A new law aimed at getting Hawaii construction tradesmen back to work should generate more local jobs on some upcoming projects.

But public works projects that receive federal dollars will be exempt, including two of the largest — rail and highways. The federal government has earmarked $200 million for state highway and bridge improvements and the city’s $5.3 billion rail proposal hinges on a $1.55 billion federal contribution.

Supporters of the bill acknowledge that federal law supersedes the new state regulations. However, they note the state Legislature budgeted $4.5 billion for more than 2,300 public works projects in 2008 and 2009 and not all are bound by federal procurement law.

Whether the bill will achieve its intended effect on locally-funded jobs is up for debate. State Comptroller Russ Saito suspects the quota might discourage competitive bidding and open contracts up to legal challenges. A number of industry groups shared Saito’s concerns.

“The cost of jobs will go up and they’ll be delayed,” Saito said. “It’s not likely to increase jobs.”

Dubbed the “Local Jobs for Local People” law, Act 68 requires that Hawaii residents must comprise 80 percent of the workforce for government contracts. Since 2007, construction jobs have fallen by 20 percent, according to a report commissioned by the Painters Local Union 1791, a primary supporter of the initiative. Forecasts by the University of Hawaii Economic Research Organization predict that construction spending this year will be down 17 percent from 2009, but will start rising again next year, in part because of government projects.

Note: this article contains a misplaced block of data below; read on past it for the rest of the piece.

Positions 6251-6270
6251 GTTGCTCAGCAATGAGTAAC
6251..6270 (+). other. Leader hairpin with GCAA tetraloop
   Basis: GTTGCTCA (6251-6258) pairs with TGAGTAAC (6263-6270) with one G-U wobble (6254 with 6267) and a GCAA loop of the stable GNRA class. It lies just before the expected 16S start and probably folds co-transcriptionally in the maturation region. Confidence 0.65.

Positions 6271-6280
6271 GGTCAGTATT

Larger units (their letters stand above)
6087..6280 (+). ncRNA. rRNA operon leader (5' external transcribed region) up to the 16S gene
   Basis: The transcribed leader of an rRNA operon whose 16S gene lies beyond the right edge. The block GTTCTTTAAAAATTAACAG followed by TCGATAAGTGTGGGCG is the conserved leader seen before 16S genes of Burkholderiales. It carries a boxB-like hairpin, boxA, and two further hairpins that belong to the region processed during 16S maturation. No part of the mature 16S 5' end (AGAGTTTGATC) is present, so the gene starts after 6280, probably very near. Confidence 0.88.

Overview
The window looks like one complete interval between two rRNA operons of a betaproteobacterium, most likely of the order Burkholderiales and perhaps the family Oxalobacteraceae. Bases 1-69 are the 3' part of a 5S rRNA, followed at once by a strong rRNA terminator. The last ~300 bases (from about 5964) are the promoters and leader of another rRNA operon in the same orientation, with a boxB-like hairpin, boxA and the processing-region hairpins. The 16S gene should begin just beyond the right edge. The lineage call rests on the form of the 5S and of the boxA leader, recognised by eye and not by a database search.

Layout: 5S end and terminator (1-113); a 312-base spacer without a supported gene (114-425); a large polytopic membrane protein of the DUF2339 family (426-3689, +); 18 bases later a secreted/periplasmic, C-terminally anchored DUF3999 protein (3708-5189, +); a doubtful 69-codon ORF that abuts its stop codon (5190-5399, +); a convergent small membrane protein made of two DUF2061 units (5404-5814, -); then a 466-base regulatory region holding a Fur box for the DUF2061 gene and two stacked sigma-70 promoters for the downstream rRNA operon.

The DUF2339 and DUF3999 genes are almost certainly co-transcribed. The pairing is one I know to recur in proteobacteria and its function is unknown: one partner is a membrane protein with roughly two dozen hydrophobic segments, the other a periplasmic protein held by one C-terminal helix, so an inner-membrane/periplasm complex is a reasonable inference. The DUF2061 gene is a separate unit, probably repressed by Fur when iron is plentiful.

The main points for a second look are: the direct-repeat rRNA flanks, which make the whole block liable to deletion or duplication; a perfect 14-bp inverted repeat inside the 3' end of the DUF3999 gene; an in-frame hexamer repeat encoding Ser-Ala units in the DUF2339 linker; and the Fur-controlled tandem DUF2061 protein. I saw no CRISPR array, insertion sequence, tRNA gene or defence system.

Until the economy recovers, the local jobs law is intended to ensure that the majority of local construction jobs go to people who live and spend their wages in the state, said state Sen. Robert Bunda, who introduced the bill. (The law doesn’t have a sunset.)

“It’s to keep the money here in Hawaii. You have 80 percent of the residents on projects from in state,” he said after the state Legislature overrode a veto of the Senate Bill 2840 by Gov. Linda Lingle.

Testimony from labor unions during the past legislative session reflected their frustration that Hawaii tradesmen have faced rising unemployment numbers while government contractors have hired workers from out of state.

“If there are jobs outside the scope of duties for existing government employees, such as for these large public construction projects, the tax dollars that are used to pay for the work should be thoughtfully directed to heal our economy,” wrote Nora Nomura, deputy executive director of the Hawaii Government Employees Association.

But industry groups expressed concern that the legislation could lead to litigation and payment delays. The General Contractors Association of Hawaii, representing 570 firms, concluded in written testimony that “these provisions will lead to increased project costs, bid protests and delays in executing contracts. All of these will not be in the best interest of the public or the residents who would like to work on these projects that will be delayed by bid protests or cancelled due to lack or lapse of funds.”

While there’s little debate over whether it’s important to get tradesmen back to work, some of the biggest projects in the pipeline are exempted from the state quota because federal law prohibits discrimination or preferential hiring on any grounds, including geography. Since the proposed Honolulu rail plan will use federal funding, the hiring restrictions won’t apply to the thousands of jobs the project would create — as many as 10,000 by city estimates. Others estimate a lower total, but still acknowledge that it will create jobs.